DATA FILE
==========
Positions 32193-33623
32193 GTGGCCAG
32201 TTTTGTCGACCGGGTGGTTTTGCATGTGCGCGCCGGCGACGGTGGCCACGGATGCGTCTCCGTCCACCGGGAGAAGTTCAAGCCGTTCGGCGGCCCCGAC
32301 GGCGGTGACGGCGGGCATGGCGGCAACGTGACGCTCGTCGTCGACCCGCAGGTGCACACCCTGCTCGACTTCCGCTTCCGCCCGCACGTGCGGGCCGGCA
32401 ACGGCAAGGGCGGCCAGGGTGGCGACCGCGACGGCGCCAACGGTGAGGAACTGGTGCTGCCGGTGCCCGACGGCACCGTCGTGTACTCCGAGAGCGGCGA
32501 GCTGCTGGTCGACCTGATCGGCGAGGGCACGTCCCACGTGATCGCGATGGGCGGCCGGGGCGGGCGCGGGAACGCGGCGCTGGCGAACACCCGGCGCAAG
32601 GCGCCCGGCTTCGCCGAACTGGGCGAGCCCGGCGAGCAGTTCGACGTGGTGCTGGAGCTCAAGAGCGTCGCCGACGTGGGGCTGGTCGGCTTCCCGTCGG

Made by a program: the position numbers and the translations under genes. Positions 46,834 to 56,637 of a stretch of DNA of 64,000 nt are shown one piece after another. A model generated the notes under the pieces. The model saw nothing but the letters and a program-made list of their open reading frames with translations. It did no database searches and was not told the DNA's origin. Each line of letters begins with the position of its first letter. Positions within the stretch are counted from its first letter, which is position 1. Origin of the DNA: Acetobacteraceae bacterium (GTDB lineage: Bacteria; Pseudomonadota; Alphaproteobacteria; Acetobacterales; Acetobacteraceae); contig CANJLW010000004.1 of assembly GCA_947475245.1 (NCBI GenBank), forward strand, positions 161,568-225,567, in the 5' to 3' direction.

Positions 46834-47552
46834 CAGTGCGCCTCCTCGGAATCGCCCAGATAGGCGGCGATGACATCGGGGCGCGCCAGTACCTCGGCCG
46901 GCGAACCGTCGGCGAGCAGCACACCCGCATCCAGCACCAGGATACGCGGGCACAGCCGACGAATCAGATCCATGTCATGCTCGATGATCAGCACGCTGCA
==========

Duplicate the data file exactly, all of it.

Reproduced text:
Positions 32193-33623
32193 GTGGCCAG
32201 TTTTGTCGACCGGGTGGTTTTGCATGTGCGCGCCGGCGACGGTGGCCACGGATGCGTCTCCGTCCACCGGGAGAAGTTCAAGCCGTTCGGCGGCCCCGAC
32301 GGCGGTGACGGCGGGCATGGCGGCAACGTGACGCTCGTCGTCGACCCGCAGGTGCACACCCTGCTCGACTTCCGCTTCCGCCCGCACGTGCGGGCCGGCA
32401 ACGGCAAGGGCGGCCAGGGTGGCGACCGCGACGGCGCCAACGGTGAGGAACTGGTGCTGCCGGTGCCCGACGGCACCGTCGTGTACTCCGAGAGCGGCGA
32501 GCTGCTGGTCGACCTGATCGGCGAGGGCACGTCCCACGTGATCGCGATGGGCGGCCGGGGCGGGCGCGGGAACGCGGCGCTGGCGAACACCCGGCGCAAG
32601 GCGCCCGGCTTCGCCGAACTGGGCGAGCCCGGCGAGCAGTTCGACGTGGTGCTGGAGCTCAAGAGCGTCGCCGACGTGGGGCTGGTCGGCTTCCCGTCGG

Made by a program: the position numbers and the translations under genes. Positions 46,834 to 56,637 of a stretch of DNA of 64,000 nt are shown one piece after another. A model generated the notes under the pieces. The model saw nothing but the letters and a program-made list of their open reading frames with translations. It did no database searches and was not told the DNA's origin. Each line of letters begins with the position of its first letter. Positions within the stretch are counted from its first letter, which is position 1. Origin of the DNA: Acetobacteraceae bacterium (GTDB lineage: Bacteria; Pseudomonadota; Alphaproteobacteria; Acetobacterales; Acetobacteraceae); contig CANJLW010000004.1 of assembly GCA_947475245.1 (NCBI GenBank), forward strand, positions 161,568-225,567, in the 5' to 3' direction.

Positions 46834-47552
46834 CAGTGCGCCTCCTCGGAATCGCCCAGATAGGCGGCGATGACATCGGGGCGCGCCAGTACCTCGGCCG
46901 GCGAACCGTCGGCGAGCAGCACACCCGCATCCAGCACCAGGATACGCGGGCACAGCCGACGAATCAGATCCATGTCATGCTCGATGATCAGCACGCTGCA